For Throne of Blood, Kurosawa took the combination of cinema and theater past just adapting The Bard. Both the soundtrack and make-up are heavily influenced by the Japanese Noh theater, a strange combination as Shakespeare’s plays were for the masses and Noh the entertainment of the Japanese aristocracy. However Kurosawa makes the disparate elements work. Mifune’s make up makes his a face appear more and more like a mask traditionally used in the Noh. Despite the theatrical pedigree Kurosawa had no interest in merely filming a staged play as was so often the case in Shakespearean adaptations, such as those of Laurence Olivier. Kurosawa was insistent on doing more than this, and more than was the norm for Japanese historical dramas, “I’ve always thought the Japanese jidai (period film) is historically uninformed. Also, it never uses modern film-making techniques. In Seven Samurai we tried to do something about this, and Throne of Blood had the same feeling behind it.” And Kurosawa achieved his goal. Axial cuts, quick cut pans, multiple cameras, wipes to break scenes, and telephoto lenses, these are his modern techniques. And recognizable to fans of Kurosawa as trademarks of his style through the 60s, and in the case of the axial cuts, lenses and cameras, beyond. Throne of Blood was also a sneak peek of what was to come….in thirty years. This was Kurosawa’s first film that ends on a note of hopelessness, a note that wouldn’t be seen again until his “late period” 70s and 80s films.
In scholarly accounts of Kurosawa’s films (Richie’s book and Stephen Prince’s The Warrior’s Camera are particularly valuable in this area), the word didactic often comes up. In his films, Kurosawa does seem to be trying to instruct his audience and we do see master-pupil relationships in his films. Red Beard was his only film where this relationship is the subject of the film. Sixteen years had passed since Drunken Angel when filming began. The young gangster being schooled by the drunk doctor is now an elder doctor teaching a wealthy young doctor at a medical clinic for peasants during the Tokugawa period. The relationship between the doctors though, is one of unlearning. Red Beard (Mifune) teaches the young doctor Yasumoto (Yuzo Kayama) by showing that sometimes you must forget what you’ve learned in theory, to make a difference practically. Because of television’s lessening of film audiences, Kurosawa “wanted to push the confines of movie making to their limits.” Both Richie and Prince find this film to be unique in Kurosawa’s oeuvre. Richie saying “the plot is as complicated as anything in Dickens, but there is no overriding form. The film, to be sure, is vaguely cyclical.” Despite not going so far as the French or Japanese New Wave directors were in demolishing classic film form, for a man whose films had arrow straight plots, this was a departure. As was the story which moved away from the real world groundings typical of Kurosawa. Per Stephen Prince, “Unlike the films of Ozu, Bresson, and Dreyer, which, it has been suggested (by Paul Schrader, my notation), belong to a tradition of ‘transcendental style,’ Kurosawa’s work has always exhibited an exclusive commitment to the surfaces of the material world. Red Beard, however, is the exception. This is a deeply spiritualistic film.” In the years that followed, Red Beard remained the outlier. As changing tastes, difficulty obtaining financing, and a failed suicide attempt led to Kurosawa trading spiritualism for nihilism.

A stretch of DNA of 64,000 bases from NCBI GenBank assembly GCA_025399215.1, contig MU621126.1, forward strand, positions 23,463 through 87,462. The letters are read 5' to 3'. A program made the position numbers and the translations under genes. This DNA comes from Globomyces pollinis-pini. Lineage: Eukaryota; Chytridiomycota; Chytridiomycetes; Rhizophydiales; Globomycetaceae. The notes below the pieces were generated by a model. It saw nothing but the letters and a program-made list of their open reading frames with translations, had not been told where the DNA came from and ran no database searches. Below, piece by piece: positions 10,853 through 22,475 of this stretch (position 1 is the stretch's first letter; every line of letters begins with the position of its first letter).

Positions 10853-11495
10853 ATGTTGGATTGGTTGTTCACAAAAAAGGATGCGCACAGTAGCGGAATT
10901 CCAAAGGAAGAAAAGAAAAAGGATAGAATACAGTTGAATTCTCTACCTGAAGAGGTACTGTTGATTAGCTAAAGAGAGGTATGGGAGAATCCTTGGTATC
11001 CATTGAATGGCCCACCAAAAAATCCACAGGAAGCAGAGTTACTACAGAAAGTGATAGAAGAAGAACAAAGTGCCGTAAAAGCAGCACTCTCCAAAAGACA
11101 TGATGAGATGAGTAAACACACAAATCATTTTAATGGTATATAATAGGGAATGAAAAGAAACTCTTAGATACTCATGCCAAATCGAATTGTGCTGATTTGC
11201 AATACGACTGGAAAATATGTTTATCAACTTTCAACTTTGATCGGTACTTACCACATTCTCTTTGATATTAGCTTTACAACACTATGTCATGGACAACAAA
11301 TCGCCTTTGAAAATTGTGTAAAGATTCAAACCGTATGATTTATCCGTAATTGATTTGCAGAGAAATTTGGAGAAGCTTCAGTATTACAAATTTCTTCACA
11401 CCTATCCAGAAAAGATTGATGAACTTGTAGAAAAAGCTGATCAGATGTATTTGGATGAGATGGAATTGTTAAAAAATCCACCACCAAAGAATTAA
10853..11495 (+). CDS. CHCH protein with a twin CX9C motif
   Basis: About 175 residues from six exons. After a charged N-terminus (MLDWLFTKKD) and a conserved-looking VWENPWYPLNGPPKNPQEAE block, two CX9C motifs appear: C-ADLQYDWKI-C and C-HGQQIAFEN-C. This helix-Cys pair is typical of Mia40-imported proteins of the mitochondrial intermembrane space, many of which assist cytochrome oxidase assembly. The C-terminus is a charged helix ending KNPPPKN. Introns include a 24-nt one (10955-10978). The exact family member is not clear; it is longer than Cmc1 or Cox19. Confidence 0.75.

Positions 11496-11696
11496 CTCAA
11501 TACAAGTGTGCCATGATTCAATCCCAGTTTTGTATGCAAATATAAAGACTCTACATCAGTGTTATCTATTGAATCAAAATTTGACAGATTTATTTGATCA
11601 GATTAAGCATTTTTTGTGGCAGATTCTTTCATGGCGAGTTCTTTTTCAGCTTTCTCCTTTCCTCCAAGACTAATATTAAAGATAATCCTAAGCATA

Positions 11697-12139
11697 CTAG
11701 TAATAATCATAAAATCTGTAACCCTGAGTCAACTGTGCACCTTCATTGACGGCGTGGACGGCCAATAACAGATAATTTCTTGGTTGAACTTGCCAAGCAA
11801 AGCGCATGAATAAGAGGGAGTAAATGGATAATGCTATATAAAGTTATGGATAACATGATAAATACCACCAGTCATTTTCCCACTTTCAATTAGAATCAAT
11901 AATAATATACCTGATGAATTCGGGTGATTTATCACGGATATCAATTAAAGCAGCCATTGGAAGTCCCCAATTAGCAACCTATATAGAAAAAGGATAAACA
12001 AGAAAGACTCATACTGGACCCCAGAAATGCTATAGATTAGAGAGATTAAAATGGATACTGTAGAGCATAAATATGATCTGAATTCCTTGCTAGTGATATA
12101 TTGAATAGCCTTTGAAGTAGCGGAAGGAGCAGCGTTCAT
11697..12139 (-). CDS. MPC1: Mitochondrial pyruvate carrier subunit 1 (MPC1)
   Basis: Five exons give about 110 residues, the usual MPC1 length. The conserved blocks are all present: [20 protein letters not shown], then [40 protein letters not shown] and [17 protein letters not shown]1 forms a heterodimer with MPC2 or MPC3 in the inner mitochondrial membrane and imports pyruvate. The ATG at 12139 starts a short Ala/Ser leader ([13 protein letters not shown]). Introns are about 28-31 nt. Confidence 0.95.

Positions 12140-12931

In his work with Kurosawa, Red Beard is a bit of an outlier for Mifune as well. His performance is far more subdued than seen in any of the other period pieces done with Kurosawa. And for the first time in over ten years, Mifune was not the focus of the film. Red Beard may loom over the film, but it is the young doctor who gets more of the screen time. Instead of the animalistic Mifune of the 50s or the swagger of his wandering ronin in Yojimbo and Sanjuro, we get closer to middle aged man Mifune was in the mid 60s. Now being the master in this film, maybe what happened next was inevitable. Though the split between the two men was never explicitly detailed by either, the common story is this: The two year shoot for Red Beard, during which he could do no other films, left the financially strapped (a failing production company and bad decisions) Mifune questioning further collaborations with Kurosawa. And Mifune taking work in lesser films left Kurosawa cool to more films together. In Galbraith’s biography he says “the artistic benefits of working with Kurosawa were outweighed by the overwhelming business concerns that constantly plagued him (Mifune)” and that “Kurosawa felt betrayed and refused to understand how the actor could appear in inferior films.” And thus ended what the British critic David Shipman called “The greatest actor-director partnership in film history.”